Bryan Singer’s return to the franchise he helped launch 13 years ago makes for an ambitious spectacle.
The X-Men movies, like the comics from which they harvest inspiration, have long contained elements that have stood as parallels for social issues. The well-trodden party line is that the series’ two core figures, Charles “Professor X” Xavier and Erik Lehnsherr (aka Magneto) stand in for Martin Luther King and Malcolm X, with both pairs sharing concerns but deviating when it comes to how one ought solve said concerns. The opening of Days Of Future Past immediately draws parallels towards the first moments of the first X-Men movie, in which a young Lehnsherr is discovered in a concentration camp, with the dystopian future of the primary temporal location of Days Of Future Past a vision of hefty persecution. It’s an impressively realised rendering of a dark future, with humans and mutants alike herded by looming Sentinels, the robotic police force that stand guard over the populace, and the creation of which serves as the core plot-line of the film.
While it’s the grandstanding vision that greets the viewer, its the emotional backbone which runs deepest. One might posit that Days Of Future Past is the first nostalgically-driven feature of the current wave of Superhero movies, acting almost as a tribute to its own franchise, with Singer returning to thematic territory previously occupied by his Superman Returns, a film which elevated a passion for that series’ 1970s legacy above all else. While his Superman film was arguably crippled by an affection for the movies which had gone before it, Days Of Future Past is steered with far greater precision, never stooping too low as to be overtly reverential. Instead it feels like a valuable addition to a complex franchise, and in many ways, an addendum.
Amongst the dramatic set pieces, all of which are competent, and many of which are brilliant (the much-lauded Quicksilver heist scene is already being spoken of as landmark fare in some quarters) it’s the quieter moments that have the greatest effect, echoing Charles Xavier’s ultimate stance on the films own internal debate (does one fight with might, ala Erik’s headiness, or take the diplomatic approach?). It’s in Xavier that the film’s most emotionally affecting through-line runs, with the dysfunctional young incarnation of the character at odds with the stance adopted by his later self, and growing increasingly bitter with his place, his relationships, and his gift. A moment in which the two minds meet acts as the centrepiece of the movie, and perhaps the franchise itself.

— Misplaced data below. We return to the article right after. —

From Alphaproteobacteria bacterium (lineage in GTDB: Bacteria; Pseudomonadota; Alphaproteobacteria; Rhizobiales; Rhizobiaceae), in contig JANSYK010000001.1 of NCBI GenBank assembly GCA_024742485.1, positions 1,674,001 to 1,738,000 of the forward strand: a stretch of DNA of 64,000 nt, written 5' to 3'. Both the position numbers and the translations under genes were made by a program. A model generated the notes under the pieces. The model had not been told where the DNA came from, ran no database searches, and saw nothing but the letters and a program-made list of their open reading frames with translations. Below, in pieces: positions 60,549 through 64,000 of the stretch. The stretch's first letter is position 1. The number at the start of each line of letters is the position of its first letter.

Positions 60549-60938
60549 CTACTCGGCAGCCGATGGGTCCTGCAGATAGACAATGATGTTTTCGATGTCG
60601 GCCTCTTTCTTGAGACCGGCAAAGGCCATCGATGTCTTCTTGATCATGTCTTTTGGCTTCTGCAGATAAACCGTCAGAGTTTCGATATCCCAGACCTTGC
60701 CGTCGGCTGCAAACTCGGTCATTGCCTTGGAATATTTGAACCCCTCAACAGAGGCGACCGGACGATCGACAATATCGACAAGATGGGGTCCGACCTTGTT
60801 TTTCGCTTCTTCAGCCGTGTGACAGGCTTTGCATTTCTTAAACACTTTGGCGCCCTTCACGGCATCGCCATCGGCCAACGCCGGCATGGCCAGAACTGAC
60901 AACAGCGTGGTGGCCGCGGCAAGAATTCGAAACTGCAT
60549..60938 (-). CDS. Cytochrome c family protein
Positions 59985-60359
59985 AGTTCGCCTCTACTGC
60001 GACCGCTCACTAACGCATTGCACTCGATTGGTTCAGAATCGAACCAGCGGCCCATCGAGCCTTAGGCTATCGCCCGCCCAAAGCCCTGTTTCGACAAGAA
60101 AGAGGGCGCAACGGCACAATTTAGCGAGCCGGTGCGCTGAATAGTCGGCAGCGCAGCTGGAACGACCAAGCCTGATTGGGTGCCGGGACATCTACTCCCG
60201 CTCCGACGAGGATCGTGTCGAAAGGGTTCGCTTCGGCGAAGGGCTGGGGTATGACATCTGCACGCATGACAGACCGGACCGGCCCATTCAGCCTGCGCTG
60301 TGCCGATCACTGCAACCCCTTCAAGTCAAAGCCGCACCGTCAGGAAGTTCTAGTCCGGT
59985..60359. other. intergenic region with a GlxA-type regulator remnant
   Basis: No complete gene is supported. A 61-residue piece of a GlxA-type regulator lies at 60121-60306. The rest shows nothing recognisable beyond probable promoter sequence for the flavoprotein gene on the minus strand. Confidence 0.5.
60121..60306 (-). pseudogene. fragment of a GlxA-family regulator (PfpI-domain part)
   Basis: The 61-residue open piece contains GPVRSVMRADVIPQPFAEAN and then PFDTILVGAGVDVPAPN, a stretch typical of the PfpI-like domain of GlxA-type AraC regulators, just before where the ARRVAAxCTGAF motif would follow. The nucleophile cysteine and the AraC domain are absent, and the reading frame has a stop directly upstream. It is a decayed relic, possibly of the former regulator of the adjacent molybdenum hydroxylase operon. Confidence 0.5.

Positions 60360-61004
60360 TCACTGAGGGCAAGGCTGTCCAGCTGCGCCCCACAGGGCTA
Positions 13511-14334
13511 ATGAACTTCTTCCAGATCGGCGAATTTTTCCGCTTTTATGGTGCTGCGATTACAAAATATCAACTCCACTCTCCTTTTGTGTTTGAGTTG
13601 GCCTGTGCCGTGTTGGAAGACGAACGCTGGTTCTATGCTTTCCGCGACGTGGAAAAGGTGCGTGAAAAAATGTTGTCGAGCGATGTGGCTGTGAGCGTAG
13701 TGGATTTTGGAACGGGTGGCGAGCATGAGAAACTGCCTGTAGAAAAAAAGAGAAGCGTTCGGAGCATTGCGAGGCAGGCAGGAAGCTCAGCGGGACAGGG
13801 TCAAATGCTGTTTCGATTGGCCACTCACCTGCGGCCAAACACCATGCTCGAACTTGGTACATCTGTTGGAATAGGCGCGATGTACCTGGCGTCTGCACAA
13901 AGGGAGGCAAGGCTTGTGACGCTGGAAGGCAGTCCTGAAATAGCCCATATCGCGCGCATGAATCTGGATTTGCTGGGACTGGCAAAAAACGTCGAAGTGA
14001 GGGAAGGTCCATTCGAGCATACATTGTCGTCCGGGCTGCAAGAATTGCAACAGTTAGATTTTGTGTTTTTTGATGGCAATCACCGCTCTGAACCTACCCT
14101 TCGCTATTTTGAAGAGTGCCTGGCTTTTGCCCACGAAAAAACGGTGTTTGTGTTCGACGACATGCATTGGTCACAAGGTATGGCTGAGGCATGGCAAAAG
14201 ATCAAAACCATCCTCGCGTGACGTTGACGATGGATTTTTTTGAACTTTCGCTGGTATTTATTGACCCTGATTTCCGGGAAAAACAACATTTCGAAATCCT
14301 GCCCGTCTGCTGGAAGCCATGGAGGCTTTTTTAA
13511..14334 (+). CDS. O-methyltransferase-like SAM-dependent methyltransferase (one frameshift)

As with many pictures of this ilk, there are script issues, while instances of CGI sees a drop in quality, but these are fleeting incidents, as opposed to experience ruining affairs. The X-Men franchise is patchy at best, with the series reaching its height over a decade ago with X-Men 2, with a number of subpar outings distracting and waylaying proceedings, as well as throwing in a number of plot strands and incidents that prove at odds with one another, lending a contradictory air to much of the series. For the most part Singer rights the wrongs made in his absence impressively, with problematic continuity issues from Brett Ratner’s X-Men 3: The Last Stand and Gavin Hood’s Wolverine: Origins tidied up thanks to the time travel angle of Days Of Future Past, with the director applying a logic not dissimilar to his Superman treatise, which saw his take on Clark Kent and Lois Lane adhere only to the Richard Donner-directed movies, bypassing the events of the left-field third and fourth iterations of that franchise’s more tumultuous years. He gets around those problems in a much more creative way here though, adapting the pre-existing plots to the rules of the new game proposed by the time travel elements introduced in this latest film. Due to the nature in which he not only removes any trace of those lesser pictures, but how he also hinges a number of emotional beats on occurrences from those films one might accuse Singer of having his cake and eating it, but when it’s so satisfying a conclusion at the user end, it’s difficult to be too critical.
Ultimately the long and winding saga of the X-Men cinematic universe highlights the importance of there being a singular voice such as Bryan Singer involved for the long haul with a major franchise like this. While it’s a lesson learned harshly, with missteps and deviations along the way, there’s a real feeling of resolve as the credits of Days Of Future Past begin to roll, with the future of the franchise (appropriately enough, given the subject matter) finally on course.